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How many servers are best in priority system?
In this section, we study the question of ``how many servers are
best?'' in an M/PH/ queue with two priority classes with respect to
minimizing mean response time. The M/PH/ queue with two priority
classes can be modeled as a foregroundbackground (FB) process, as discussed in
Section 3.4, and the analysis of the FB process via DR
(see Chapter 3) provides mean response time of high
priority jobs and low priority jobs, respectively.
Throughout our evaluations, we will consider a range of load typically
shown on the horizontal axis, and a range of variability in the high
priority job sizes, typically shown on the vertical axis. When we
vary the load, we vary only the arrival rates and keep the job size
distributions. In all the results shown, the size of the high
priority jobs has a two phase Coxian PH distribution (as defined
in Section 2.2). The mean job size for the high
priority jobs is held fixed at
, and its squared
coefficient of variation is varied ()^{4.2}.
On the other hand, throughout, we assume that the size of the low
priority job has an exponential distribution (), since the
effect of its variability is less interesting to study, as it affects
only the performance of low priority jobs. We consider three
different mean sizes,
, for the low priority jobs: (i)
, (ii)
, and (iii)
. Note
that the mean service time changes depending on how many servers are
in the system (1 fast server or slow servers) so that the systems
are comparable. The values specified above for
and
are the values for the maximum number of servers used in each plot and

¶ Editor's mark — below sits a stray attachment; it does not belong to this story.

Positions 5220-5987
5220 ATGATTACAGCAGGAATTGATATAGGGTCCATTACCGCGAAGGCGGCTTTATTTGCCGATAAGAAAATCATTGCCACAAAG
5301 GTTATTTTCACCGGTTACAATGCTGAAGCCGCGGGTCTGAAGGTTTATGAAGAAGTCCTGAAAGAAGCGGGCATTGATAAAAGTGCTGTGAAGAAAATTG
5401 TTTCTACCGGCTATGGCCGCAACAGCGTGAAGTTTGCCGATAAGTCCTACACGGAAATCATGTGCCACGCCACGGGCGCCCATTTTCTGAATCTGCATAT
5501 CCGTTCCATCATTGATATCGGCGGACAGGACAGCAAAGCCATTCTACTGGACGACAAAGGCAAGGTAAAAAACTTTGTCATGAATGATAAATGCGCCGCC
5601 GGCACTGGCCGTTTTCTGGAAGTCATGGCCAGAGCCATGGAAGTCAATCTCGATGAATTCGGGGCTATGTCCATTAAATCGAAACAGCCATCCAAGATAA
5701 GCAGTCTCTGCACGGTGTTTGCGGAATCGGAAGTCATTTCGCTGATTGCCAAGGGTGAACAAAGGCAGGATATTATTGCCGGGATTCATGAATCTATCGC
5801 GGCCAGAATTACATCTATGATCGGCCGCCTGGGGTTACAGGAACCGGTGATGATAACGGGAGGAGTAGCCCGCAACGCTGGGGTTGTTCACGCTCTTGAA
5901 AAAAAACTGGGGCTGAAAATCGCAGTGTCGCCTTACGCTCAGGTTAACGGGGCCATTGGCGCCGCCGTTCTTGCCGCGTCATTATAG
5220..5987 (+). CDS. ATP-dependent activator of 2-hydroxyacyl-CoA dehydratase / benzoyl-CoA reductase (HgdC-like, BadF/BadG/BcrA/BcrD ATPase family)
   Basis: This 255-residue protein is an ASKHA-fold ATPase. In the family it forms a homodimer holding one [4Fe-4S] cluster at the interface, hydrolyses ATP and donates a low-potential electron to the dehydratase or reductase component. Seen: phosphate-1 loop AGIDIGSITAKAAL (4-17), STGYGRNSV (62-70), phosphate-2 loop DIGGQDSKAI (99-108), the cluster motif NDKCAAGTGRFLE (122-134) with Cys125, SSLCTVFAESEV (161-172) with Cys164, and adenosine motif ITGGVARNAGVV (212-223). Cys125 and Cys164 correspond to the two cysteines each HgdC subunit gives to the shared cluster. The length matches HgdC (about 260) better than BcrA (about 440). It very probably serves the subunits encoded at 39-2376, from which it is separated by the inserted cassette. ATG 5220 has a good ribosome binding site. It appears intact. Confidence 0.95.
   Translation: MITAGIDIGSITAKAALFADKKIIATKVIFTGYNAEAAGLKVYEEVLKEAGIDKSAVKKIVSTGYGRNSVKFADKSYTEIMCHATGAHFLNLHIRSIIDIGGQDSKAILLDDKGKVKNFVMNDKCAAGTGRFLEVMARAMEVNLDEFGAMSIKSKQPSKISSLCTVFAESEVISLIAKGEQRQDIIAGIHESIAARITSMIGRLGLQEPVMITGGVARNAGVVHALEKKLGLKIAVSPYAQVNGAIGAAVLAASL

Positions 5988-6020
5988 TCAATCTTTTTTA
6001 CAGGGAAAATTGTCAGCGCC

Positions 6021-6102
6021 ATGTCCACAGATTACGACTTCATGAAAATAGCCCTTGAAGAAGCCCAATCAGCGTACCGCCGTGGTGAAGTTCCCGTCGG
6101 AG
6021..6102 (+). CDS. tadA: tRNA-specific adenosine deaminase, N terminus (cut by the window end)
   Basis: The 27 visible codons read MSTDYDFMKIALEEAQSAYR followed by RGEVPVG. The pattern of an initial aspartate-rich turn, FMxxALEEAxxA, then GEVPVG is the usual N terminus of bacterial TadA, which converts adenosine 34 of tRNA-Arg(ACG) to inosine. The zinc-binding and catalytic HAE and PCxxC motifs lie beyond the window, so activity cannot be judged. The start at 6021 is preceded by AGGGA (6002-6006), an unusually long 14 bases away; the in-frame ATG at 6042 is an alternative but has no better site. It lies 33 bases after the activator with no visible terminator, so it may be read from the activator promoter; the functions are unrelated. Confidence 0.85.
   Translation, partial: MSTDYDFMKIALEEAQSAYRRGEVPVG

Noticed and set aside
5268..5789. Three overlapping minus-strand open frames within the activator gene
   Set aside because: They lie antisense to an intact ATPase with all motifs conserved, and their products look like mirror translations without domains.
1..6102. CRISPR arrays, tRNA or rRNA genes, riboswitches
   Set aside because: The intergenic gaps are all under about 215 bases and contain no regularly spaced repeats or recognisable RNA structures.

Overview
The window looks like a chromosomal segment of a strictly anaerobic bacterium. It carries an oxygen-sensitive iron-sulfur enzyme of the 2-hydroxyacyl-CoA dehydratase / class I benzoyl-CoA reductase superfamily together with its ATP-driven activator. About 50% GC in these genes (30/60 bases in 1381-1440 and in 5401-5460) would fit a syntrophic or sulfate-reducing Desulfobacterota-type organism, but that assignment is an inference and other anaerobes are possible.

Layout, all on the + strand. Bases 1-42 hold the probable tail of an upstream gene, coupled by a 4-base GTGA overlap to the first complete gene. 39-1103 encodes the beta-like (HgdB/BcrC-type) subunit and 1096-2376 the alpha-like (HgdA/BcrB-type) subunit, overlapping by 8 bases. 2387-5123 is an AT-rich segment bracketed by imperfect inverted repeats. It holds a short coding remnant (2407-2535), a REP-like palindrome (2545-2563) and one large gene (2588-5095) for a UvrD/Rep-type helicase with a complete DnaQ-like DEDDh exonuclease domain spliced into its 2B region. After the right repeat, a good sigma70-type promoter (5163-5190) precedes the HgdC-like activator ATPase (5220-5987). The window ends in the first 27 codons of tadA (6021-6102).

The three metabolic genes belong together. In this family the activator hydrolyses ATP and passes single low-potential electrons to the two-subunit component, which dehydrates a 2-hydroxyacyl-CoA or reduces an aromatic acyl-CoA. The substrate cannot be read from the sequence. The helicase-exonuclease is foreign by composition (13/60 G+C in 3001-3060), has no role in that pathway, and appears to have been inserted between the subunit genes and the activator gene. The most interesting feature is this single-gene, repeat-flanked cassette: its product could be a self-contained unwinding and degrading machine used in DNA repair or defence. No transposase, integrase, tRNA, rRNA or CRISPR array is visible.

the mean sizes for each of the other number of servers is scaled
appropriately. Finally, note that when we compare a dual priority
system with its single priority counterpart (high priority jobs and
low priority jobs are aggregated into a single class and served in
FCFS order), the job size of the single aggregate class has a PH
distribution that is a mixture of the twophase PH distribution (for
the high priority job size) and the exponential distribution (for the
low priority job size).
Figure 4.2:
How many servers are best when the two priority classes have the same mean job size?
(i)
and
(a)

(b)


Figures 4.24.4 illustrate the results of our analysis
for the three cases: (i)
and
, (ii)
and
, and (iii)
and
, respectively. For each figure, column (a) shows the case
where the load made up by high and low priority jobs is equal (
), and
column (b) shows the case where
. We also
discuss, but omit showing, the case where
.
For each figure we consider both the case of dual priority classes
and the case of a single aggregate class.
Subsections
Next: Equal mean sizes
Up: Configuring multiserver systems with
Previous: How many servers are
Contents
Takayuki Osogami
20050719